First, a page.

Merit also trialed group sessions during this time but quickly realized that the coordination cost was high — too many schedules to consider at once — and that the format devolved into a presentation rather than a discussion. Merit values meaningful interactions, so group sessions lost that one-on-one connection so central to mentorship. Niko Lazaris, the senior software engineer at Drift who has contributed software development time to Merit, said, “With Merit, what I’ve felt, usually, is a real sense of who that person is. After meeting with them, I feel invested in that network.”
Merit had also realized by this time that mentors were not looking to influence; they were looking to help, so a group format over-indexed on influence but underdelivered on helping folks directly. For mentors, the act of mentorship is intrinsically valuable over creating courses or giving talks — but prospective mentors also face many inbound requests through LinkedIn, Twitter, and resource groups.
How could Merit deliver a great mentorship experience? For Merit in 2020, that meant moving from a manual prototype to a tech-enabled program by providing control and putting the agency in the hands of mentors through built-in safety features: a member must have a session with a mentor before they can send direct messages. Mentors set their calendars and can limit how much time they make themselves available on the platform. Mentors can take breaks to prioritize their mental health and manage the reach outs they receive from prospective members across channels. Leslie Luo, a senior product designer at a large tech company, wrote via email, “As I grow into my career, I often get cold LinkedIn requests for conversations and mentorship. It’s been so easy to refer folks to sign up to Merit for 1:1 face time and they not only get my time but also a whole network of amazing mentors and coaches.”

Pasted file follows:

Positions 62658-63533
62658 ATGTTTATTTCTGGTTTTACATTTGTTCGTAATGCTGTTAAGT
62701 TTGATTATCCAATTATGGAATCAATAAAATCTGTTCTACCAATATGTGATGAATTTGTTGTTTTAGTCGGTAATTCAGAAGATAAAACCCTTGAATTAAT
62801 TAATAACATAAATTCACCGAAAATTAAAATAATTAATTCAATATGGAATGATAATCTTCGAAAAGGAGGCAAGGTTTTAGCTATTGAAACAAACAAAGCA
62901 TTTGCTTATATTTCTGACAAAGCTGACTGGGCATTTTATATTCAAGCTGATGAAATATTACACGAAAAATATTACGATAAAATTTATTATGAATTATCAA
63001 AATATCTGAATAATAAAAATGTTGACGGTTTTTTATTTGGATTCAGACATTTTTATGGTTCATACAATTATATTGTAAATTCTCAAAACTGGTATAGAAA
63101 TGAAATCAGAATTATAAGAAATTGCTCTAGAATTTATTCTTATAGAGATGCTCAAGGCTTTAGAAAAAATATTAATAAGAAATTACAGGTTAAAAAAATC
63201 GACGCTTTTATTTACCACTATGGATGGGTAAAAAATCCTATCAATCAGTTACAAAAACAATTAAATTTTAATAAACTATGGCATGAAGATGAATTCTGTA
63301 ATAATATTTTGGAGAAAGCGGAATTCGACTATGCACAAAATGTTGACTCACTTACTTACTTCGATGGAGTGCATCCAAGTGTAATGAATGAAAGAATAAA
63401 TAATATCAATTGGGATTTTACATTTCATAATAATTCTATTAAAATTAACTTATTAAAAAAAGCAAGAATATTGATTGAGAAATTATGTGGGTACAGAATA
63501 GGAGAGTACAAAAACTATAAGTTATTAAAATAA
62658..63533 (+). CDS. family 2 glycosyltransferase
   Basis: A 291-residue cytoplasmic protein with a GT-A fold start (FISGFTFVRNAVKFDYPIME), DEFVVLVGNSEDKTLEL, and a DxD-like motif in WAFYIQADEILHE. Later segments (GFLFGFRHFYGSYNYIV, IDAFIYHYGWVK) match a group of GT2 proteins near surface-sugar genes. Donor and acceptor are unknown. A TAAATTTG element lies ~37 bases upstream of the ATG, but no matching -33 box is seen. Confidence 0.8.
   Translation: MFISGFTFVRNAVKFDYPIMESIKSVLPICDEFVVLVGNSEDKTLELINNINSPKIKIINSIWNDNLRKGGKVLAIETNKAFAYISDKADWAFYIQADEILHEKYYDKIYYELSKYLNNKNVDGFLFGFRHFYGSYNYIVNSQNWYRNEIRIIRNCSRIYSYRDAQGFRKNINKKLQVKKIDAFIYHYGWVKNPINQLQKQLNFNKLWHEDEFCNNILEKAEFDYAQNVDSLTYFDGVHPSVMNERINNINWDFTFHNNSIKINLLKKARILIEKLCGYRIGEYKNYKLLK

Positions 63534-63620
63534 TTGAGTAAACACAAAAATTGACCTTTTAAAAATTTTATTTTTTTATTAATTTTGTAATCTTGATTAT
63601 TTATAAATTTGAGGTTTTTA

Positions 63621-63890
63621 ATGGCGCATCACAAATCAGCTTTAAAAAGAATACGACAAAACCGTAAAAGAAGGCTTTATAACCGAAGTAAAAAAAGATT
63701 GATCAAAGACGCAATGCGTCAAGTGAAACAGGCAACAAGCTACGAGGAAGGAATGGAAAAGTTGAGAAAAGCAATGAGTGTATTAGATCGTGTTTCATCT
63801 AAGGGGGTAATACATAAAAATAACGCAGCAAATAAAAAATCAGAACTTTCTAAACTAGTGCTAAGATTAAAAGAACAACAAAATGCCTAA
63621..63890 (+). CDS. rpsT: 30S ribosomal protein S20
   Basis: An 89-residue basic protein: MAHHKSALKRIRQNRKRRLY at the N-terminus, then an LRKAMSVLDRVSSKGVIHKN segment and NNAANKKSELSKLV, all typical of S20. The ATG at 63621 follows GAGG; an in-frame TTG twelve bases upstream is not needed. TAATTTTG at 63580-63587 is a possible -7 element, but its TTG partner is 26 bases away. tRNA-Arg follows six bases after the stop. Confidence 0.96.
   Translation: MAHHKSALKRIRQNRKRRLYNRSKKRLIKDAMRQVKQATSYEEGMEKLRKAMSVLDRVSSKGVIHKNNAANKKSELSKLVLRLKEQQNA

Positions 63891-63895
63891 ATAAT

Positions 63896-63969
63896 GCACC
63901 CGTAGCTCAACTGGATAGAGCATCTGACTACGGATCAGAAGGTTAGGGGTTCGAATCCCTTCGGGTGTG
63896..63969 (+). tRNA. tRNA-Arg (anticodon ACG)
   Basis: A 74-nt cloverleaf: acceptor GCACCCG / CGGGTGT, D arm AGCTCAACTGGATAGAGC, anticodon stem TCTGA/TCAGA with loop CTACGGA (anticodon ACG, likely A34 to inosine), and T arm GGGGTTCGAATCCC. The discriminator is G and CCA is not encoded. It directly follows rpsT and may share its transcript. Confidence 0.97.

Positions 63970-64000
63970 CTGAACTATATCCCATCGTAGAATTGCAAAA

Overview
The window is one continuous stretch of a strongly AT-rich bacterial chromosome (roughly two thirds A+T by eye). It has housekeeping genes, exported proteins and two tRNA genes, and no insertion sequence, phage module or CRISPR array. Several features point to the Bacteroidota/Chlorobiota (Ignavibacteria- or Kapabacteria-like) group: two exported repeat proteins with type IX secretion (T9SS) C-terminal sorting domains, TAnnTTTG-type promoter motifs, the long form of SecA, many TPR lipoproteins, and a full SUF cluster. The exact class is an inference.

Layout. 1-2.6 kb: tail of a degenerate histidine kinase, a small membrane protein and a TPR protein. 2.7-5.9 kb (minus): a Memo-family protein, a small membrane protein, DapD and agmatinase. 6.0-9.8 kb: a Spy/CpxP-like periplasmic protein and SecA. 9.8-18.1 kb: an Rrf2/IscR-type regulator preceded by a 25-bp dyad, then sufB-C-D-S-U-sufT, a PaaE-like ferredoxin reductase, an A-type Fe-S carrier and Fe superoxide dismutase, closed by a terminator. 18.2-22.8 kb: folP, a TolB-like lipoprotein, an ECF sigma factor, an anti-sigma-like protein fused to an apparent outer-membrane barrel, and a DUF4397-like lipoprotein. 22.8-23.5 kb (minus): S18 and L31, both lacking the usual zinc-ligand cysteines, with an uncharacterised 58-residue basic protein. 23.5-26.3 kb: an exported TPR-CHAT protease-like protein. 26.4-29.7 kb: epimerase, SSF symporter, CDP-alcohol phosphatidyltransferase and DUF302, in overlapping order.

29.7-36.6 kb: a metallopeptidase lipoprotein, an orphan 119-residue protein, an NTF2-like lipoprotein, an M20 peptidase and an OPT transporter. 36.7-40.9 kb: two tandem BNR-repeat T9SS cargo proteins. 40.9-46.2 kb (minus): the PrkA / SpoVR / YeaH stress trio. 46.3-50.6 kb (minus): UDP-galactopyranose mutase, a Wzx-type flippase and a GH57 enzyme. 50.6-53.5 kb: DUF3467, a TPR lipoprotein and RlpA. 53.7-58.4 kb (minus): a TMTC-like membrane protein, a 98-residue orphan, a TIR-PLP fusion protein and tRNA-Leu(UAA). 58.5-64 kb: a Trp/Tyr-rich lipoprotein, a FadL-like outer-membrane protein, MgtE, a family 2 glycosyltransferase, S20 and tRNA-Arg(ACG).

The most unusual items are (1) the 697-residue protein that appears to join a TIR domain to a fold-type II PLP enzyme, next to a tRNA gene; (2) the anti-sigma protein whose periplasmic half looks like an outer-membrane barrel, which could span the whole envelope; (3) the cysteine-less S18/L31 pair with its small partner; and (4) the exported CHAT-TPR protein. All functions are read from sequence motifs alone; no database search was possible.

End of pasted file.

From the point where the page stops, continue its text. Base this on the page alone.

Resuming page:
2020 also saw the world transition fully into the digital space thanks to the COVID-19 pandemic. Because Merit was a video call platform by default, mentors, and members gravitated to the platform, and the company experienced an easier transition. This was around the time that Luo was introduced to Merit by Gary Chou, an advisor to Merit. “Personally, I owed a lot of my career journey to mentors and communities who provided me feedback and guidance as I navigated the tech world,” she wrote. “Merit really gave me the opportunity to continue connecting with folks virtually, and a bit of optimism and hope during such a bleak time.”
Despite the web app, Merit was still doing many steps manually in 2021, so the company needed to up-level its program to a full-fledged mentorship product. Fernandes and Brown were creating mentor profiles, orienting mentors to the platform, performing mock calls (the two performed upwards of 200 mock mentorship calls), and entering mentors’ preferred scheduling and availability. Merit used these onboarding sessions as additional user research, understanding mentors’ motivations and concerns. Armed with this information, Merit simplified and streamlined by building several new features: automatically created mentor profiles based on mentor inputs, in-app tutorials, guides, and programmatically generated schedules rather than through manual data entry.